UT Dallas study: Resolving border issues is best step to peace for rival nations

October 18, 2016

A new UT Dallas study finds that resolving border disputes gives rival nations the best hope for moving toward peace.

The study, recently published online in Conflict Management and Peace Science, concludes that settling territorial conflicts had a greater impact on rival nations' relations than democratization or ending civil wars.

"We looked at how you move from a situation where states are rivals with each other and very hostile, ideally to where they're friends. Or, even if they're not friends, how do you get to the point where they're not enemies?" said one of the authors, Dr. Paul F. Diehl, Ashbel Smith Professor of Political Science.

Neighboring countries that settle their boundary conflicts have a 122 percent greater chance of transitioning from rivalry to what is called negative peace, or the absence of military conflict. Ending military hostilities also has a preventative effect, the study found. Nations in negative peace that have resolved border issues are 73 percent less likely than nations with unsettled border issues to transition back into contentious relationships, according to the findings.

Diehl and two co-authors used data on interstate relationships from 1946 to 2001 to study how the resolution of boundary issues improved the relations between rival nations. Overall, nations with settled boundaries were 30 percent more likely to be at negative peace, the study found.

The study used Bolivia and Paraguay as an example. Both nations entered the Chaco War over control of a mutual border before they reached an agreement in 1938. Current border disputes exist between nations including India and Pakistan, and Israel and its neighbors.

Border disputes create a threat that prompts citizens to give their leaders greater autonomy in exchange for protection, Diehl said. That leads to a more aggressive foreign policy and militarization.

The research describes peace as a continuum, with negative peace being the middle stage between rivalry and more cooperative relations called positive peace, which exists in the European Union. Achieving negative peace opens up the road to positive peace.

"Most countries are not fighting a war, but there are ways to improve relations that don't get a lot of attention," Diehl said. "Avoiding war is good, but it shouldn't be the end point. We're looking at how you can move in a more peaceful direction.

"If you move away from being enemies, you open up some possibilities to ultimately being friends," he said.

Diehl, associate provost and director of the Center for Teaching and Learning, is an expert in the causes of war, peacekeeping and international law. He served as director of the Correlates of War Project, the largest data collection effort on international conflict. He is co-author, most recently, of The Puzzle of Peace, The Evolution of Peace in the International System, published in 2016 by Oxford University Press.

Dr. Andrew P. Owsiak, of the University of Georgia, and Dr. Gary Goertz, of the University of Notre Dame, were co-authors of the study.

University of Texas at Dallas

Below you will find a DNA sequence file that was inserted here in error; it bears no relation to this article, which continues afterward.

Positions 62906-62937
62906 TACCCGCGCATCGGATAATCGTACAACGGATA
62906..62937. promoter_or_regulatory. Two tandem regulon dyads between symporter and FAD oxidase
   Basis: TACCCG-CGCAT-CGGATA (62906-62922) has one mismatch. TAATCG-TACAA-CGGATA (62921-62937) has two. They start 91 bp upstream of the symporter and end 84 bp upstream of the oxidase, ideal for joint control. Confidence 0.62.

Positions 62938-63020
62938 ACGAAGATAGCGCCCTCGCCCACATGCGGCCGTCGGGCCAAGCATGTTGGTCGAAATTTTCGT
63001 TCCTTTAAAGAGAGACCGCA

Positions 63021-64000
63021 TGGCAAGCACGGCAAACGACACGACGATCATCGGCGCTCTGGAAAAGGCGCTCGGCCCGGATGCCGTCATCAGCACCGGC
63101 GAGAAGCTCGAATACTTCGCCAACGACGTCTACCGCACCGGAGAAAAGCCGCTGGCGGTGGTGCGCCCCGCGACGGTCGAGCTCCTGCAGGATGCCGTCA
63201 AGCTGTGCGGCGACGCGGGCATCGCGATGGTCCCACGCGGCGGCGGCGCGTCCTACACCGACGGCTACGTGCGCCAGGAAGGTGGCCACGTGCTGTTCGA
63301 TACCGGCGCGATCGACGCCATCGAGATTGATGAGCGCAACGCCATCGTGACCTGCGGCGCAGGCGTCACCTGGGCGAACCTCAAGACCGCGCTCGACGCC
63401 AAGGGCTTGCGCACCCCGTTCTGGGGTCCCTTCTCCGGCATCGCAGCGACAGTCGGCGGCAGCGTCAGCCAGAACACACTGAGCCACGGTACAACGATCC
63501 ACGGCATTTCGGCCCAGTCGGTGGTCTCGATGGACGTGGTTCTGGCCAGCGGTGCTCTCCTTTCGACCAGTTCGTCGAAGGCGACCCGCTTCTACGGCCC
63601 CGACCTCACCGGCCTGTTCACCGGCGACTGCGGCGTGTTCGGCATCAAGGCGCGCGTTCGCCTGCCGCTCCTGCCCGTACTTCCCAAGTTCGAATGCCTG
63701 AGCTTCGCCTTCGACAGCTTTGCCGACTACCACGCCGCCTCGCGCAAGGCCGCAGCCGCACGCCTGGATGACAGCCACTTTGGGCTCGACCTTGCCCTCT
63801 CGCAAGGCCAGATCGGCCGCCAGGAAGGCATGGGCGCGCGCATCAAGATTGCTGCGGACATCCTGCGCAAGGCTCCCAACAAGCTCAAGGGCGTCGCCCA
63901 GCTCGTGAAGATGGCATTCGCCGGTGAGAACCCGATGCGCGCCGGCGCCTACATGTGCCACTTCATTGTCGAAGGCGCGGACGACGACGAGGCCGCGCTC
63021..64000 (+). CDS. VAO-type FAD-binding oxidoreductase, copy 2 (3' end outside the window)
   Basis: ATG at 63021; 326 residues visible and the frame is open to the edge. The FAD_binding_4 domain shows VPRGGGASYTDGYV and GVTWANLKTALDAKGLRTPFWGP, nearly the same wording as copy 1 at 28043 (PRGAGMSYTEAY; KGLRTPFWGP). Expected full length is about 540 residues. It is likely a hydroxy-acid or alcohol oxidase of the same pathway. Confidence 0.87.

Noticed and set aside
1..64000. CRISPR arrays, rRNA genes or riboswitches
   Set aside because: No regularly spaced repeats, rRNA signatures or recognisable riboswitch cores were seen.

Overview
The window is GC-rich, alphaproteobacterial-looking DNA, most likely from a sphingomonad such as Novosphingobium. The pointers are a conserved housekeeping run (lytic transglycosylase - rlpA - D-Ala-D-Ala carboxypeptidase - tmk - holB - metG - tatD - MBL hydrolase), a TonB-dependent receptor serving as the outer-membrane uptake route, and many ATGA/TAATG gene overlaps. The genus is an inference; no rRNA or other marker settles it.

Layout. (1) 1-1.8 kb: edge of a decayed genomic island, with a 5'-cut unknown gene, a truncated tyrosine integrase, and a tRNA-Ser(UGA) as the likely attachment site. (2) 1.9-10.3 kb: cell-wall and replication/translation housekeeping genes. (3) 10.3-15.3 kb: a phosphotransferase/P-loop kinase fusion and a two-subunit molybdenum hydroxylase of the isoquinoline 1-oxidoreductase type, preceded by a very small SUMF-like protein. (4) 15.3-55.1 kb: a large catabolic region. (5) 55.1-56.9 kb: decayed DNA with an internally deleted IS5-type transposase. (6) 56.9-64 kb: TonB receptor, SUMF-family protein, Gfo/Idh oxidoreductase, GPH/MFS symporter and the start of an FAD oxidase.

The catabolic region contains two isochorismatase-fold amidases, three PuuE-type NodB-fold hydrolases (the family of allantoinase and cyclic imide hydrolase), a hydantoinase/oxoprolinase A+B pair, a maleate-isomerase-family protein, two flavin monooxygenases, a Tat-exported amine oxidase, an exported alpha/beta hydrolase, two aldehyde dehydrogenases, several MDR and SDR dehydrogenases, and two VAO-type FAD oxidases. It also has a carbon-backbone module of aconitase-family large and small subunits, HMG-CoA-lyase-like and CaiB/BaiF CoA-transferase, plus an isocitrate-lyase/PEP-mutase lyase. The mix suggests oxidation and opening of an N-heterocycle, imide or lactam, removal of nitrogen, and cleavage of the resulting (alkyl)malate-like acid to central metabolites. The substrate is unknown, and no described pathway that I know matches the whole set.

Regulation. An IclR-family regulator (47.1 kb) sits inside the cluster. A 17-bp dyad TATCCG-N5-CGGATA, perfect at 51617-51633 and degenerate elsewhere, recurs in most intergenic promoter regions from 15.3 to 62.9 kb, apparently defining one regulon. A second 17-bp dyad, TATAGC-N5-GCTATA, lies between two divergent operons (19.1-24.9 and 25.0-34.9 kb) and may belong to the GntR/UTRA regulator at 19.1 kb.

Related Conflict Management Articles from Brightsurf:

Aboriginal rock art, frontier conflict and a swastika
A hidden Murray River rockshelter speaks volumes about local Aboriginal and European settlement in the Riverland, with symbols of conflict -- including a swastika symbol -- discovered in Aboriginal rock art.

Study of civilians with conflict-related wounds helps improve the care in conflict zones
Researchers at Karolinska Institutet in Sweden have carried out the first randomized trial of civilians with acute conflict-related wounds at two hospitals in areas affected by armed conflict.

Researchers study the intricate link between climate and conflict
New research from the University of Notre Dame is shedding light on the unexpected effects climate change could have on regional instability and violent conflict.

Achieving optimal collaboration when goals conflict
New research suggests that, when two people must work together on a physical task despite conflicting goals, the amount of information available about each other's actions influences how quickly and optimally they learn to collaborate.

Do we trust artificial intelligence agents to mediate conflict? Not entirely
We may listen to facts from Siri or Alexa, or directions from Google Maps or Waze, but would we let a virtual agent enabled by artificial intelligence help mediate conflict among team members?

Coca and conflict: the factors fuelling Colombian deforestation
Deforestation in Colombia has been linked to armed conflict and forests' proximity to coca crops, the plant from which cocaine is derived.

Global burden of mental health in conflict settings
People living in countries that have experienced armed conflict are five times more likely to develop anxiety or depression, a University of Queensland research collaboration has found.

Climate change increases potential for conflict and violence
Images of extensive flooding or fire-ravaged communities help us see how climate change is accelerating the severity of natural disasters.

AI systems shed light on root cause of religious conflict
Artificial intelligence can help us to better understand the causes of religious violence and to potentially control it, according to a new Oxford University collaboration.

Modern conflict: Screen time vs. nature
Even rural kids today spend more time in front of screens and less time outdoors, according to a new study of middle-school students in South Carolina.

Read More: Conflict Management News and Conflict Management Current Events
Brightsurf.com is a participant in the Amazon Services LLC Associates Program, an affiliate advertising program designed to provide a means for sites to earn advertising fees by advertising and linking to Amazon.com.